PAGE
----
RICHMOND (KPIX 5) -- Bay Area air quality regulators wanted to impose emission limits on refineries.
But the plan would have let some refineries pump 25 percent more emissions into the air than they currently do.
Efforts to set the nation's first ever cap on refinery pollution levels ran into a buzz saw of opposition Wednesday, with both Big Oil and Big Environmentalists opposing it.
Solano County Supervisor Shirlee Zane said, "I was really disappointed. We have been working on this for five years."
The new rules would have capped greenhouse emissions at all five Bay Area refineries -- but still allowed room for work already permitted to continue.
Oil companies didn't want any cap.
Bob Brown with the Western States Petroleum Association said, "This should be dealt with at the state level not here."
Environmentalist said the caps, which were rolled back in recent weeks out of fear of lawsuits, were a huge step back.
Jed Holtzman with the group 350 SF held up two big books before the board and said, "Both of these books are full of your commitments to reduce emissions."
The role of gas cars and gas refineries has long been a hot topic in California, often pitting health and environmental concerns against concerns about jobs and costs.
Shoshana Wechsler with the Sunflower Alliance said, "There is no vested right to pollute in California."
Brown said, "This could mean more prices at the pump."
While it was clear that officials were ready to take the jump -- after hearing from some 50 people who opposed the rules -- the majority at the air board opted not to take the plunge, at least not now.
Contra Costa Supervisor John Gioa said, "The fact that everyone was opposed was proof that the process was broken."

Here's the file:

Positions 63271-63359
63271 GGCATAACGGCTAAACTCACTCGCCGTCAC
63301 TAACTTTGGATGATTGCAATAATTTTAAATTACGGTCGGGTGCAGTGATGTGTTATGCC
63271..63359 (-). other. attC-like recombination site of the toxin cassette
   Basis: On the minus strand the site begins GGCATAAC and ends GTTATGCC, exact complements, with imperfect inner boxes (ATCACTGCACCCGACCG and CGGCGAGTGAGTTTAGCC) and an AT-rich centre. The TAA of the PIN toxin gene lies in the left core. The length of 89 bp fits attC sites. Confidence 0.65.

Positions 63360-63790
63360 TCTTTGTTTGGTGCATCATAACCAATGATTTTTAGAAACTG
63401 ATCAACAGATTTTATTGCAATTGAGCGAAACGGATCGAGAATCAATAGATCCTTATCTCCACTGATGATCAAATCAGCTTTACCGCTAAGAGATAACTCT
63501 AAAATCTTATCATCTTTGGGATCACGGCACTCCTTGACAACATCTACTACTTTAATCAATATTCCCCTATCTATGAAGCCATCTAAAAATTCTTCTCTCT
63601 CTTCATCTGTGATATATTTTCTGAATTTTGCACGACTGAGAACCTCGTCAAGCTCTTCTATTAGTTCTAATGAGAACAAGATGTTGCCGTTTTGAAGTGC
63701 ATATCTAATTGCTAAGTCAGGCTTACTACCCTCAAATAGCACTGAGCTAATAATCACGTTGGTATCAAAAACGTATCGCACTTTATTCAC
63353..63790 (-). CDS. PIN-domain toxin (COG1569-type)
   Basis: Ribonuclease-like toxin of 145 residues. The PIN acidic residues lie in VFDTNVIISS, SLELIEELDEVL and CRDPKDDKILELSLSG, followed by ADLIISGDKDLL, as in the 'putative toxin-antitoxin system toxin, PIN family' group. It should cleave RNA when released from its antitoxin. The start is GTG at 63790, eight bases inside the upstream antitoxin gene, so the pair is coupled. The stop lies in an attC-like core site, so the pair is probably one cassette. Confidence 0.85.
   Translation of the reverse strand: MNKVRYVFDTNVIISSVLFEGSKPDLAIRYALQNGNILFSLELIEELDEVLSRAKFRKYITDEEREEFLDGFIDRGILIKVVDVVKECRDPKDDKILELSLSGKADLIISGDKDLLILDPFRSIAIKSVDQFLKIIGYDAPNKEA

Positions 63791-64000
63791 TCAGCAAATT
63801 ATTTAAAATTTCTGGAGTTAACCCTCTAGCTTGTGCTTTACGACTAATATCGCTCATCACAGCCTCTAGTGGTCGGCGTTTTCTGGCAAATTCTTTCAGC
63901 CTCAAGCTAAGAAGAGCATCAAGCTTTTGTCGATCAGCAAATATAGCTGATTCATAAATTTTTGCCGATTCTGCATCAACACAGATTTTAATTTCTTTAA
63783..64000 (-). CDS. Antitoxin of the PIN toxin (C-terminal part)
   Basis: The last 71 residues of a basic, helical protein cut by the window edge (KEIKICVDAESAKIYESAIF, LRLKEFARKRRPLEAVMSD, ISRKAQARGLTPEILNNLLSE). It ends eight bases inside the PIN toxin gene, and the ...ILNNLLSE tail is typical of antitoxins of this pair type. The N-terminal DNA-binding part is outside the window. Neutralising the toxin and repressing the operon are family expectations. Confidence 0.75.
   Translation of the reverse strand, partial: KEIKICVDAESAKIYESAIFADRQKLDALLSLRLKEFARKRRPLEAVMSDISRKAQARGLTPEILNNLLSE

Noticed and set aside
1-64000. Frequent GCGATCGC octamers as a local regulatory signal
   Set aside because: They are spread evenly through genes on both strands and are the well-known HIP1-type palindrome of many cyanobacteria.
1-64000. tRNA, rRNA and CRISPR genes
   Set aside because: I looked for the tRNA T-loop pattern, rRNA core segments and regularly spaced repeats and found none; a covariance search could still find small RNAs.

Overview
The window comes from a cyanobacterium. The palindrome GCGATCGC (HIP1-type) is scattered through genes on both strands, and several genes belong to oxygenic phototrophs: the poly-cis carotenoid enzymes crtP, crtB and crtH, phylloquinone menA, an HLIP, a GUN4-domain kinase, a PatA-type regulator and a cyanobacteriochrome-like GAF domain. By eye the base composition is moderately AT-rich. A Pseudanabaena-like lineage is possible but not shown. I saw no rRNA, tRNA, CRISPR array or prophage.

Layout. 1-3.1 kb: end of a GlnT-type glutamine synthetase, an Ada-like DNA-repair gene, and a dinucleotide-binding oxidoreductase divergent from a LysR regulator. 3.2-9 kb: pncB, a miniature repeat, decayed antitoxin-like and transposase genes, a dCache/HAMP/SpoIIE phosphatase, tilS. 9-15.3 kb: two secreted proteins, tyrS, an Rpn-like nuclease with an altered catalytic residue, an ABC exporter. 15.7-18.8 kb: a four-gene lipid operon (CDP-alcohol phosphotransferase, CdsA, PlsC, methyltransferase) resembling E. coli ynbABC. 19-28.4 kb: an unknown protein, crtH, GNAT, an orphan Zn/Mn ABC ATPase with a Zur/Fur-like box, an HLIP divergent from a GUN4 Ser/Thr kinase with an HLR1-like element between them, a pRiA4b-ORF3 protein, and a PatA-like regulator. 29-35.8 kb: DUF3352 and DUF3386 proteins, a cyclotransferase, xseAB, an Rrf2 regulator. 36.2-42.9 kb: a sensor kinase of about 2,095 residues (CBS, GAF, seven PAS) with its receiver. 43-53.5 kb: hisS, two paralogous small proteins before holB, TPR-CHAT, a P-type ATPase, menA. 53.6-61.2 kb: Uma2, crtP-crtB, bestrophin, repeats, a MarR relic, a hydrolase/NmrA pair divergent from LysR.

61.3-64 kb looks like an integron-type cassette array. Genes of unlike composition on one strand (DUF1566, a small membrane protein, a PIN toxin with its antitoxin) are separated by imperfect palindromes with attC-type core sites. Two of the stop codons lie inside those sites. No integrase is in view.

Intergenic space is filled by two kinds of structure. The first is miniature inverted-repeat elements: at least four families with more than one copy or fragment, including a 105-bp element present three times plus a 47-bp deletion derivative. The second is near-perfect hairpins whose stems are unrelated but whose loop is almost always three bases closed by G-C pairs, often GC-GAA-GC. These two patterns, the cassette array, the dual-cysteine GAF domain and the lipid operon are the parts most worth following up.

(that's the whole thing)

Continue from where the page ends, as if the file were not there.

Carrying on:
Alameda County Supervisor Scott Haggerty said, "We had an opportunity to limit emissions here in the Bay Area and I think we failed."
One thing is clear: the fight is not over.
Holtzman said, "Kicking the can down the road is not going to change the calculus, the caps need to be set at current levels or else they're permitting huge emissions in the Bay Area."
Brown said, "We still have serious concerns about these caps being done at the local level."
Brown said they are going to keep fighting.
Holtzman said, "I don't think anyone here is happy with the outcome."
The outcome will be revisited in the coming months, but the state may also come out with a cap.
A lot of people in Richmond don't know what to think. They were happy to hear about the cap and disappointed to learn no emissions cap was put into place.
Tish Hernandez is a mother of 3-year-old twins and lives in Richmond.
She says her daughters have asthma and while she's not sure if that's related to the Chevron refinery, living nearby, she's always on edge.
Hernandez said, "It's like a little concerning because I don't know if a fire is going to break out at any time or anything is going to happen where we need to evacuate."
Given Chevron's history there, including the big fire of 2012 that sent thousands to the hospital, there is still some distrust in the community.
While most of the people we talked to there say they applaud the effort to put caps on refinery emissions, they are also confused by the proposal to allow the refineries to increase emissions.
Richmond resident Erik Morris said, "They're going to increase it on one hand and try to cap it. That doesn't sound like they're solving the problem, does it?"
Laura Gracia with Communities for a Better Environment said, "Yeah, no, people are very frustrated. And very confused. There's been a lot of talk about how this is going to be a national landmark."
Gracia says the people in the neighborhood are not happy with how the air quality board seemed to disregard the voices of the folks who live closest to the plant.
"You know, all of these changes were made last minute without community approval or consent. But we are very glad the board recognized that," Gracia said.
Morris said, "They're doing something to be politically correct but on the same token, we're still going to be suffering with the quality of the air ... if they're going to put 25 percent more emissions in the air, then how is that improving our lives?"
He said the "Bottom line is for us to quit catering to all these people with all the money and do what's best for the community."
Environmental justice groups say they just want to make sure their voices are heard as this conversation continues.
for more features.